Cities and towns across the United States are readily adopting commitments to go carbon neutral in the coming decades. With America’s transportation sector (comprising municipal public transit, interstate transit, freights, and planes) accounting for one-third of all U.S. global warming emissions (according to private sources and EPA publications), localities are going electric and using clean energy to lower their carbon impact.
From Maine to Michigan, state governments are taking bold initiative in chipping away at the harmful effects of greenhouse gas emissions, slated to cause significant upheaval by 2100. Part of those initiatives includes turning publicly funded transportation electric, either in whole or in part.
Although critics frequently argue that electric vehicles are not feasible for specific regions in the country, a diverse list of successful geographic regions across the United States with varying climates and densities suggests otherwise.
Despite the journey that can sometimes feel uphill, these towns and cities from the Pacific to the Atlantic and even to the Gulf of Alaska have made them work.
Anchorage, Alaska & Juneau, Alaska
In 2018, the city of Anchorage put the state’s first electric bus on the road. The Proterra Catalyst E2 model boasted zero emissions and was rolled out for a four-month trial period designed to collect data on the suitability of battery-powered vehicles in some of the harshest winters on earth. One electric bus replacing one diesel bus in the city eliminated 250,000 pounds of carbon each year.
The pilot program collected meaningful data, contributing to the Anchorage Climate Action plan, which has declared a goal of launching 25,000 electric vehicles projected to drive on Alaskan roads by 2030 across public transportation, law enforcement, and public works sectors.
Juneau, the capital city of Alaska, has made headlines over the past year for “launching the first fully electric bus owned by a public transit agency in the state,” as Clean Energy: The Business Download reported this May. The project marked a major milestone in electric vehicle investments for the state and set a high bar for other states with extreme winters for alternative energy-powered transportation.
In November 2016, Concord, Massachusetts, a small New England town with a track record for sustainability, launched the country’s first electric school bus pilot program.
According to a 2020 financial report, the state is now deciding whether to expand the program, which is still in operation, to the entire diesel-powered school bus fleet.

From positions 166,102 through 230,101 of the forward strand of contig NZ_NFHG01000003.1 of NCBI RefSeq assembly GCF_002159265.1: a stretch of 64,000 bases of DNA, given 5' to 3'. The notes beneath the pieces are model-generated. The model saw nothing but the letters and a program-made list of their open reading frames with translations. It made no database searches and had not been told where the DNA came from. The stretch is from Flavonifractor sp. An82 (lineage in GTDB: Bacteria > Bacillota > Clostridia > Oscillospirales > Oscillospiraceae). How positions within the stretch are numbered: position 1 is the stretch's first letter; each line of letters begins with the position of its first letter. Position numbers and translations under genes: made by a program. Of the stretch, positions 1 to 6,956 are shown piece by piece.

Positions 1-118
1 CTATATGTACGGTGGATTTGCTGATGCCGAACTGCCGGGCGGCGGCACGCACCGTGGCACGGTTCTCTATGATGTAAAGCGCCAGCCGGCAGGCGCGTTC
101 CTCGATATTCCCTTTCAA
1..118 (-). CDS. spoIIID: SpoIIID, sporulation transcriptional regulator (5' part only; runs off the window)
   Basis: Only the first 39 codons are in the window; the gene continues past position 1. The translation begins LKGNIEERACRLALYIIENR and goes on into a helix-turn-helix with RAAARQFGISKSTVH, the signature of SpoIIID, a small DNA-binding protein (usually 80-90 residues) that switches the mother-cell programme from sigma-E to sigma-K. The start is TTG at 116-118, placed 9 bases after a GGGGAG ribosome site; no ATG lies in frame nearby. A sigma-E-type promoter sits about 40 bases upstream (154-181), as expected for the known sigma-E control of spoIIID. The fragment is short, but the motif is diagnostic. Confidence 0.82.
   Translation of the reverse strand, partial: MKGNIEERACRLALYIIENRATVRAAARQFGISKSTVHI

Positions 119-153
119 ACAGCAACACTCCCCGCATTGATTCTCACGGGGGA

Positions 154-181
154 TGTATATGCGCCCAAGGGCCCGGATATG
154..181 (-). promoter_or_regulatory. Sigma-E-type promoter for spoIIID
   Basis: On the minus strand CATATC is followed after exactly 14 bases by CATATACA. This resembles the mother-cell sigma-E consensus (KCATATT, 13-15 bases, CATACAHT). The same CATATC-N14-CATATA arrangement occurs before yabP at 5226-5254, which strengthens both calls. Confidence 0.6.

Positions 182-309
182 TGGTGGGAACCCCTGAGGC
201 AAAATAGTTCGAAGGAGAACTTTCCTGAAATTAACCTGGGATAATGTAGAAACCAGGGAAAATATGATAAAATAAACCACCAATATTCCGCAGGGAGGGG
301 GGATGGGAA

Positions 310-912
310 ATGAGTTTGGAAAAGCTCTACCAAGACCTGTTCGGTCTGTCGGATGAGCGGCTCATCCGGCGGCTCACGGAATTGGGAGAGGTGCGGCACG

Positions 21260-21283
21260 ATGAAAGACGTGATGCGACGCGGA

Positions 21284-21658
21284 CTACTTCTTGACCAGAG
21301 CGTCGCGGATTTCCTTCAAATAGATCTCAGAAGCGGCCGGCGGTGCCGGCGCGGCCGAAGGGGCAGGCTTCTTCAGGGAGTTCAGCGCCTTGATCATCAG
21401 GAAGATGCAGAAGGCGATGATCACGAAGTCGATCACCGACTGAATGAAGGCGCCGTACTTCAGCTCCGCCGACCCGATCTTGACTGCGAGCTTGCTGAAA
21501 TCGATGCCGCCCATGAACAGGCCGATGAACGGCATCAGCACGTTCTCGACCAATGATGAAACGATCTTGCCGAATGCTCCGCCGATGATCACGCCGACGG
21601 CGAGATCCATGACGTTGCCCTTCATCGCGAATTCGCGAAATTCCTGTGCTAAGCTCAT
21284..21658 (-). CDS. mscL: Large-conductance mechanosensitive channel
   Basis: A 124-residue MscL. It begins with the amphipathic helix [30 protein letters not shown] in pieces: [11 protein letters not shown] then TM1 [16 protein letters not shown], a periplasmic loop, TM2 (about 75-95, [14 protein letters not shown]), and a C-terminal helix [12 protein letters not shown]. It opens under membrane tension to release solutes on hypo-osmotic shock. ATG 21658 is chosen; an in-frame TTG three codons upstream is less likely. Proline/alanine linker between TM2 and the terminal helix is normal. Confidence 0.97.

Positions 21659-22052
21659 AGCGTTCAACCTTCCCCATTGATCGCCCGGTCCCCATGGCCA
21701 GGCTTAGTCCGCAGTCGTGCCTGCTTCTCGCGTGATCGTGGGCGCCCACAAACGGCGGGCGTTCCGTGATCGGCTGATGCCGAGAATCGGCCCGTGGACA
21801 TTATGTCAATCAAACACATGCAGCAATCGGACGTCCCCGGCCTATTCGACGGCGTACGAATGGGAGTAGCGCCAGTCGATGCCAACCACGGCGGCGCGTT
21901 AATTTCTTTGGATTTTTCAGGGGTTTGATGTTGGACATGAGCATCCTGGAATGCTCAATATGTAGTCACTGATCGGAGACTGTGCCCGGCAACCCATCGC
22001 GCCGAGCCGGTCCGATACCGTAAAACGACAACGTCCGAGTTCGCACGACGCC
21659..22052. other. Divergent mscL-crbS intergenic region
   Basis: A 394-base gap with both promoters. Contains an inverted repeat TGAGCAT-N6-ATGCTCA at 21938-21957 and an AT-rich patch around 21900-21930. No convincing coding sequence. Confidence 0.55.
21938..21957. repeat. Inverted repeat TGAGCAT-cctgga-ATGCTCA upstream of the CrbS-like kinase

“Concord has committed to reducing community-wide greenhouse gas emissions 80 percent by 2050, and that means decarbonizing all sectors as soon as possible,” said Kate Hanley, Director of Sustainability for Concord.
District of Columbia
The nation’s capital rolled out its electric, public bus fleet in May 2018. The D.C. Circulator, a supplementary bus transit system operated by the city’s government and separate from the traditional MetroBus system (and is less than half the cost to ride), boasts three clean energy bus models that are currently in use. In June 2021, the city approved a plan for a fully-electric bus fleet by 2045.
The poster child for the fleet is the Proterra Catalyst E2, the same model used for the Anchorage pilot program. The bus has an average of 12 years of use, displaces 88,900 gallons of diesel and 244,000 pounds of carbon emissions annually, and provides the city $6 million in cost savings. It costs one dollar per ride and has USB ports and WiFi on each bus.
The city’s metro trains (subway system) are self-propelled and fully electric, as well.
Albuquerque, New Mexico
In January 2021, Albuquerque debuted its electric bus fleet to substantially reduce carbon emissions and meet the city’s goal of carbon neutrality by 2030. Mayor Tim Keller launched the program, which is funded by grants issued from the Federal Transit Administration.
Six buses were released this year, and each has a 175-mile range, even in the extreme desert heat. The city is aiming for five additional buses by the end of 2021. They, too, are using the Proterra Catalyst E2 model.
In May of this year, two Ohio transit systems – Columbus and Laketran (east of Cleveland) – rolled out battery-powered buses that boast a 140-mile range per charge “in all weather conditions,” said Jeff Pullin, spokesman for the Central Ohio Transit Authority in Columbus.
The current goal is to have Columbus’s bus fleet be completely diesel-free by 2025. Pullin says the transit authority recognizes the challenges but is determined to find a solution in an effort to curb pollution and global warming. “We need to make sure that our service isn’t impacted by recharging,” Pullin said to members of the press. “So, this would allow us to run specific surface routes without having to go back and charge, or having to go back and change out the vehicle.”
The electrification of bus fleets for commuters and students alike continues to spread through the nation. Successful launches across the country indicate that despite environmental factors, distances between stops, or population density, cities and towns are able to feasibly go electric. If they do, greenhouse gases’ impact on climate change can be slowed and the damage partially mitigated.